Thursday, June 12, 2008

Reading Boland's "In Her Own Image" (1980) Part 1

My poet is going for an extreme makeover, or, more accurately, an extreme strip-down. In the opening poem “Tirade for the Mimic Muse,” the poet calls her Muse a “ruthless bitch” whose blushers and brushes could not hide “a dead millennium” in her eyes nor make her “crime” cosmetic. What is the Muse’s crime?

With what drums and dances, what deceits
Rituals and flatteries of war,
Chants and pipes and witless empty rites
And war-like men
And wet-eyed patient women
You did protect yourself from horrors,
From the lizarding of eyelids
From the whiskering of nipples,
From the slow betrayals of our bedroom mirrors—
How you fled

The kitchen screw and the rack of labour,
The wash thumbed and the dish cracked,
The scream of beaten women,
The crime of babies battered,
The hubbub and the shriek of daily grief
That seeks asylum behind suburb walls . . .

You get the idea. The poet berates herself for writing about past wars and not the present ones, the wars abroad and not the wars at home, wars in the abstract and not wars in the body. I have noted the literariness in some of Boland’s earlier poems, but this disavowal of the earlier work in favor of the pressing present throws out the baby with the bathwater. It surrenders to its zeitgeist, instead of surrounding it. Though I am glad the gender stereotypes in the earlier poetry have been rightly identified (“war-like men/ And wet-eyed patient women”) and condemned, I am disturbed that, in the litany of suburban “horrors,” no mention is made of men’s pain. Only the clichés of “beaten women” and “babies battered.” I worry for the poetry, as much as for the ideas of the poetry.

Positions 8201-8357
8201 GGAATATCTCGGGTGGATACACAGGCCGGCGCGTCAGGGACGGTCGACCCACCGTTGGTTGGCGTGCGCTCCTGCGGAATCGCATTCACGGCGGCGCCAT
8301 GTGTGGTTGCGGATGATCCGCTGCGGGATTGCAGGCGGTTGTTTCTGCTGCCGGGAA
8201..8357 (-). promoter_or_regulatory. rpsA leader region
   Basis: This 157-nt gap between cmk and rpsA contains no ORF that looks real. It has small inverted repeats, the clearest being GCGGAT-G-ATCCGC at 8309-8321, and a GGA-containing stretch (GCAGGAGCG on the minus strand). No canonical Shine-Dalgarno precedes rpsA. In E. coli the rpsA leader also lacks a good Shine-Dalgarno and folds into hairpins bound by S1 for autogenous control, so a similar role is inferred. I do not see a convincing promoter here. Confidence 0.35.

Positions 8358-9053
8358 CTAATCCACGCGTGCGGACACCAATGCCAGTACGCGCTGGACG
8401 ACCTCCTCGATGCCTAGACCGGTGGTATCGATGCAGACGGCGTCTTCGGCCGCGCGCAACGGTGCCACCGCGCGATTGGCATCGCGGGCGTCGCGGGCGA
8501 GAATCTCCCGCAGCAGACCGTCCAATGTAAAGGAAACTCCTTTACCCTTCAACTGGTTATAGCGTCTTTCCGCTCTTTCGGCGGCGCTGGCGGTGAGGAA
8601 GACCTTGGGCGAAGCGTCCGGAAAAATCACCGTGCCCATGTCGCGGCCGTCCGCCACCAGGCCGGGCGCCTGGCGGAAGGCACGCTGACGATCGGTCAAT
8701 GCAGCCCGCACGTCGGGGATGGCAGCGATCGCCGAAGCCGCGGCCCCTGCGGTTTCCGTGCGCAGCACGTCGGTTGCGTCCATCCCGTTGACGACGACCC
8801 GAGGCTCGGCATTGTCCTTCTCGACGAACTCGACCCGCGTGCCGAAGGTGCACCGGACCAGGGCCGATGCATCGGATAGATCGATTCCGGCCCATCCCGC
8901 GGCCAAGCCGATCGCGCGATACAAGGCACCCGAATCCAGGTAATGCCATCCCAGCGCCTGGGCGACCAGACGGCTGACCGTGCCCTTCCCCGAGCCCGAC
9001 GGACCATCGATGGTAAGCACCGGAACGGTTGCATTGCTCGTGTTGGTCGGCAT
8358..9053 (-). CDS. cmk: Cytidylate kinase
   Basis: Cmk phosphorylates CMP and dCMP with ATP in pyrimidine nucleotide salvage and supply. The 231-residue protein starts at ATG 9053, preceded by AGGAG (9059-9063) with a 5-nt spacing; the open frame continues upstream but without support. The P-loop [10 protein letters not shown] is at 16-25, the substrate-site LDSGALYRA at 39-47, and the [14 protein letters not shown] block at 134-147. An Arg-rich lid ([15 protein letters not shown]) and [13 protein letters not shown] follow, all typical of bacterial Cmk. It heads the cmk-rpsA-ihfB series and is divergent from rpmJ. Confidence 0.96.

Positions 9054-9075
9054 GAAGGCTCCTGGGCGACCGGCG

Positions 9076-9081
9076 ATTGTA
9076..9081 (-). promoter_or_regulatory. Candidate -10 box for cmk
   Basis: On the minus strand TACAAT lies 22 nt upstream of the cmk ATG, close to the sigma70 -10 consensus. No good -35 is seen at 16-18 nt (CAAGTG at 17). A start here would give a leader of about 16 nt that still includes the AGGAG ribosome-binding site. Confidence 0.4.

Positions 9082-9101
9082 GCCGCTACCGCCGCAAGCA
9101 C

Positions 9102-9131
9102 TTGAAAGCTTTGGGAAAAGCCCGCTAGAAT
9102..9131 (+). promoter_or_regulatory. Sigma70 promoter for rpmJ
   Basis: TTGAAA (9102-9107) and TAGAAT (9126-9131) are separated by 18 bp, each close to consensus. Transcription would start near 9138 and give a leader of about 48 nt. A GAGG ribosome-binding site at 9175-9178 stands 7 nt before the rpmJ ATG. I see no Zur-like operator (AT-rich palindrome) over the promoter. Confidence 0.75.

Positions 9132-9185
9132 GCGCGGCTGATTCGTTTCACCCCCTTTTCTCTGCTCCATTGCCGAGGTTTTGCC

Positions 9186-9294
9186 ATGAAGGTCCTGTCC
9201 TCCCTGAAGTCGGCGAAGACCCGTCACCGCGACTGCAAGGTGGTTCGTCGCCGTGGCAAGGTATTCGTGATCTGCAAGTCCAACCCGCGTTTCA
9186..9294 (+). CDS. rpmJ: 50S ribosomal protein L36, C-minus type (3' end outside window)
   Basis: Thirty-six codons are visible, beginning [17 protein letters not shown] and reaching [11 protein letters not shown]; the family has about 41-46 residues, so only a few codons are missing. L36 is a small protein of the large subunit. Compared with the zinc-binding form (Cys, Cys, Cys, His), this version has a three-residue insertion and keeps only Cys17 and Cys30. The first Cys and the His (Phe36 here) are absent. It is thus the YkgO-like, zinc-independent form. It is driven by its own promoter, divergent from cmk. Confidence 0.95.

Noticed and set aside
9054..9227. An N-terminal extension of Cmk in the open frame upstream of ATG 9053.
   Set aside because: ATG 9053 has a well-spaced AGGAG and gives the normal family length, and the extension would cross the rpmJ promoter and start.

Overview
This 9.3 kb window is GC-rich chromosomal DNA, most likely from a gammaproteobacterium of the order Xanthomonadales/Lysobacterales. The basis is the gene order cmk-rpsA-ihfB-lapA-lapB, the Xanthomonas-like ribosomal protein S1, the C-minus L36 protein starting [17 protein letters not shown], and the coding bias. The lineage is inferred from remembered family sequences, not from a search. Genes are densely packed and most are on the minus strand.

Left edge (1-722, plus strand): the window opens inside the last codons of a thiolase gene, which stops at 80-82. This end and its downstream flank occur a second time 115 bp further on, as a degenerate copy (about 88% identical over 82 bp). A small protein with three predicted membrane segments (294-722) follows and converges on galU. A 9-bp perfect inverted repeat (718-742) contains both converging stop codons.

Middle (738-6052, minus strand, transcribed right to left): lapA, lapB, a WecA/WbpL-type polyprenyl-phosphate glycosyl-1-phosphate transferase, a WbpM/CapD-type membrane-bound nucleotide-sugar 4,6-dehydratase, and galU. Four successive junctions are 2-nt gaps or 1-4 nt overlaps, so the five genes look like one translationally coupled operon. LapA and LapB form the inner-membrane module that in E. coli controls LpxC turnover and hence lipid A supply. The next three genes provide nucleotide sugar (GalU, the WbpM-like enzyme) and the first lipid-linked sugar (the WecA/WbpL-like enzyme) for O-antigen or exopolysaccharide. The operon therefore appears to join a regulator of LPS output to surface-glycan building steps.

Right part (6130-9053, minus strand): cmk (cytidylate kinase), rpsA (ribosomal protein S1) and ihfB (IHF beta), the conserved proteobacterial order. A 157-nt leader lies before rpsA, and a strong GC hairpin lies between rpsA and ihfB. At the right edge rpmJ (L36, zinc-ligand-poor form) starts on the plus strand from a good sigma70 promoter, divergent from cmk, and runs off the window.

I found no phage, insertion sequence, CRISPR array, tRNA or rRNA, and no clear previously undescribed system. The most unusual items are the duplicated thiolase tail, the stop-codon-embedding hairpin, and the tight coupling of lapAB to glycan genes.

My fears, as I continue to read, are not assuaged by what the poet proposes to do to her Muse with her words:

Make your face naked.
Strip your mind naked.
Drench your skin in a woman’s tears.

There is an air of exhilaration in these lines, a sense of liberation from the strictures of tradition, the tricks of poetry, the corset of gender role. But nakedness is relative, not absolute. We are always more or less naked, for even stripped to our skin we may find the skin, well, a skin for something deeper, more naked. Onion-like, we are never only naked.

But perhaps my dismay is an overreaction. The poem calls itself knowingly a tirade, and one does not expect a tirade to be subtle. Finally, a manifesto is justified by the poetry it produces. I am going to walk past the demonstration, and try to listen for the demons.


Reading “Tirade for the Mimic Muse”

Whenever I walk past a body of demonstrators,
I feel as if I’m a different species: a mangy dog
when they call for the dogs of war to be leashed,
an inquiring antelope when they call for justice
for the black man shot dead by the cops the night
before his wedding, a giant panda ambling off
when they call for the Chinese to free Tibet.

It must feel good to call for peace, justice, freedom.
It must feel human. I have only personal demons.

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